After 90 minutes of fucking with this, I finally gave up and sent it off to Grayson (guru par excellence) to figure out. No doubt he’ll have an explanation for why it can’t be done. Possibly I’ve maxed the number of internal links you can put in a single WP page? Who knows…

WhatEVER…I damn near lost my mind trying to make WP perform this very simple trick. It has done it before (true: unhappily) in the TCW page. It does it without arguing in the pages for Ella’s Story and If You’d Asked. But it just ain’t a-gonna do it today.

So I’ve gotten virtually nothing else done today.

Well. That’s not entirely true. Inventory:

Walked dogs 1 mile
Watered desert willow tree in front that Luis says is suffering from drought (a trick, what with the stupid springy hose I bought, which has to be secured to a tree limb so it doesn’t rewind itself back to the damn faucet)
Pulled out dead flowers in front courtyard; planted new flowers
Fertilized the paloverde tree and three citrus
Presently pouring the state’s entire allotment of Colorado River water to those, to soak fertilizer in
Cooked a package of pork; ground that with precooked chicken and veggies and mixed up a week’s worth of dog food
Watered potted plants in back
Swam in pool; ascertained that (thank god) it doesn’t need to be cleaned today, or at least not this minute
Inspected workman activity down the street
Soaked toes in tea tree oil
Posted two links to articles in The Economist for homeowners at NextDoor, re: ongoing discussion of homeless drug addicts
And miscellaneous stuff

And do I feel like working now? Hell, no!

How Journalists Dig up the Dirt

FINALLY got chapter 16 of The Complete Writer online at Plain & Simple Press: a detailed squib on how to do journalistic research.

This is one of my favorite chapters in the book. It’s based on a chapter in my textbook, The Essential Feature, which appeared in another century (possibly on another world…) through Columbia University Press — much revised and updated for our time and our world. Tracking down facts, following the money trail, getting the dirt: I love this stuff!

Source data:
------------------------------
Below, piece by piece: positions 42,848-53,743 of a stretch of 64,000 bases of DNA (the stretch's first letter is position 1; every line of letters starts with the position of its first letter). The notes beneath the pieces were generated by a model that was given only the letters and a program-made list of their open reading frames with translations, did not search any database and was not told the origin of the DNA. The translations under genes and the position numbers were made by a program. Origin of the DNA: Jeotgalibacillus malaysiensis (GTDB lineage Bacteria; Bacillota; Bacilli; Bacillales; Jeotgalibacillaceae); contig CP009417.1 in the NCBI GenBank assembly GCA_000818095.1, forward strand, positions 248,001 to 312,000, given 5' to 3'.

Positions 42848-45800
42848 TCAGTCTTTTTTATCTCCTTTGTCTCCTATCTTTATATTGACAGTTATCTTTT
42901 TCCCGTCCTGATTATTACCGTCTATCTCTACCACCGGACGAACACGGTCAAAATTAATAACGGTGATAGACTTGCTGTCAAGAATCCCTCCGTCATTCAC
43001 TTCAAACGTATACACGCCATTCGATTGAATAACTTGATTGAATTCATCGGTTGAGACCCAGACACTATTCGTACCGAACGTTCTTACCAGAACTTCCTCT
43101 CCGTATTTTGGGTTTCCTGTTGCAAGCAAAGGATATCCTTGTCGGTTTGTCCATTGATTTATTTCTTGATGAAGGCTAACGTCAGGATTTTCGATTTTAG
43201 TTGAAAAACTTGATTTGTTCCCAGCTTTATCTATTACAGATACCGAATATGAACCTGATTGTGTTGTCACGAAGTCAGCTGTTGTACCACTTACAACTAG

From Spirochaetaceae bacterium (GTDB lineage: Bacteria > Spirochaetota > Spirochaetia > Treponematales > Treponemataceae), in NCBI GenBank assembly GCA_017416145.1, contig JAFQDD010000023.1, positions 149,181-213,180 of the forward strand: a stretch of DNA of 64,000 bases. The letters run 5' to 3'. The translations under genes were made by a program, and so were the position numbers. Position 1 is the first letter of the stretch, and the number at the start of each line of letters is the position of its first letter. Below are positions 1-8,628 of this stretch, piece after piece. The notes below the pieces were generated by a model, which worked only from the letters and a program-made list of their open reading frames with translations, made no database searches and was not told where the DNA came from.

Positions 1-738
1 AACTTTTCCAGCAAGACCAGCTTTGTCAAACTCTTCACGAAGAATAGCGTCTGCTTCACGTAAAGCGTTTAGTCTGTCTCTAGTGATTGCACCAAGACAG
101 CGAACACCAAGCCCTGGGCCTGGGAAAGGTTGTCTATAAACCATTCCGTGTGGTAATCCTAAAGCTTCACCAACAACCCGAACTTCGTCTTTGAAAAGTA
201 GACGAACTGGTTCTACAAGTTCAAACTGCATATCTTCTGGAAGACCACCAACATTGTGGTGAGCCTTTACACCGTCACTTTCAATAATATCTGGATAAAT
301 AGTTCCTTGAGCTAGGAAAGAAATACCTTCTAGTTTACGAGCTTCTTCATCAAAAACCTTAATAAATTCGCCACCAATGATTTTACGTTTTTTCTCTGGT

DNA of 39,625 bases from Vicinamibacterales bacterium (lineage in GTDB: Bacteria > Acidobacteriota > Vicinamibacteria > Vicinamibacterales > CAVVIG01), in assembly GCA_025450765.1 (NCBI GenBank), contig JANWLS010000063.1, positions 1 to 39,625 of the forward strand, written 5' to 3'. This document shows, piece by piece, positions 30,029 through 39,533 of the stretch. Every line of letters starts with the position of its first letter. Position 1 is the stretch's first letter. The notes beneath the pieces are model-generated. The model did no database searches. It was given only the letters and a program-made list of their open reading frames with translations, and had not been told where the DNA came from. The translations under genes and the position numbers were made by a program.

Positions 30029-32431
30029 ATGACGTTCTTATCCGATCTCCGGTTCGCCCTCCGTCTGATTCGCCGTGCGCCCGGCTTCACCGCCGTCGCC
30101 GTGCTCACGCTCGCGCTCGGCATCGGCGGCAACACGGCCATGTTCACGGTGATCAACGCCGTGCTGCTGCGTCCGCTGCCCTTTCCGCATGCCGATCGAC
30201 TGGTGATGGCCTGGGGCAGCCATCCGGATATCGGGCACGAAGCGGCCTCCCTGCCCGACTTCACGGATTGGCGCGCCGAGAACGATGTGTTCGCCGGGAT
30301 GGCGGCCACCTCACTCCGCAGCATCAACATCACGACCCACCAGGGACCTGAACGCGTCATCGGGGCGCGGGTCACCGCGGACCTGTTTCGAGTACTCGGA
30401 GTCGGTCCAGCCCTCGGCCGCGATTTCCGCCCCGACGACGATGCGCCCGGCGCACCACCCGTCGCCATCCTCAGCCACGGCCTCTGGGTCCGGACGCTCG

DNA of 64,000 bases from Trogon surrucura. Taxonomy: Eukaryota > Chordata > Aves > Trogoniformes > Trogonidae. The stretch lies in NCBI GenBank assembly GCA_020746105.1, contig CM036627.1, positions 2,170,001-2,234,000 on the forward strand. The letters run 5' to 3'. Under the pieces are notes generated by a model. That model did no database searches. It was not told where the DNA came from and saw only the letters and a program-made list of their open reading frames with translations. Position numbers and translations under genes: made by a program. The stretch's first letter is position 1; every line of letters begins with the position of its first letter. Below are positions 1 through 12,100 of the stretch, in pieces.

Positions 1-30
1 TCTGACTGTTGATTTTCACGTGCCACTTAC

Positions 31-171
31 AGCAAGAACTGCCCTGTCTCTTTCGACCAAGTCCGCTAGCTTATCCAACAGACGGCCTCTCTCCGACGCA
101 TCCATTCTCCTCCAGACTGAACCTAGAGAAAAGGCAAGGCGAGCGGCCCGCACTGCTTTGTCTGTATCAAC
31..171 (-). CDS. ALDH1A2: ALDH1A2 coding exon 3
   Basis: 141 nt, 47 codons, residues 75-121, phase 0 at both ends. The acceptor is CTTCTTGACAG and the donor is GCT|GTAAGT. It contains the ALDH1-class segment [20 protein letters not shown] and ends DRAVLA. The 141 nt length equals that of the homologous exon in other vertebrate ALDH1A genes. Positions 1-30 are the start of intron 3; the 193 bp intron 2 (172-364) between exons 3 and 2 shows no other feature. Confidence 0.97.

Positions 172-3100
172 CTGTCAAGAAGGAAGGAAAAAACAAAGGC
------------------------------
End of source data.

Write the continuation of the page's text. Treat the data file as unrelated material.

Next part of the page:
Back in the day when I was a working journalist, the thing I used to love the most about the job was that it gave you an excuse to ask people nosy questions. The work is as ill-paid as teaching, but because of the nosy-question factor it’s one hell of a lot more fun.

Dear Reader: Would you please post a link to the P&S Press post on research for nonfiction writers at Facebook, Twitter, and waypoints? Here, explicitly: is the URL:

*FREE READS* Galore! How about some participatory reading?

Got another chapter of The Complete Writer online:Two Kinds of Revising.”

Decided that the book chapters should be posted under their chapter titles, rather than just “Chapter 1…Chapter 2…” and so on. Initially, it seemed to me that for SEO purposes, a shorter title is better. Didn’t take long, though, to see the speciousness of that theory: what does “Chapter 8” mean, anyway?

So I’ve revised the post titles for Complete and also for If You’d Asked Me…. This is a bit of a PITA, because you can’t just change the titles. For each post, you also have to go in and change the URL — WordPress won’t do that automatically. Not that it’s hard. Just more tedium.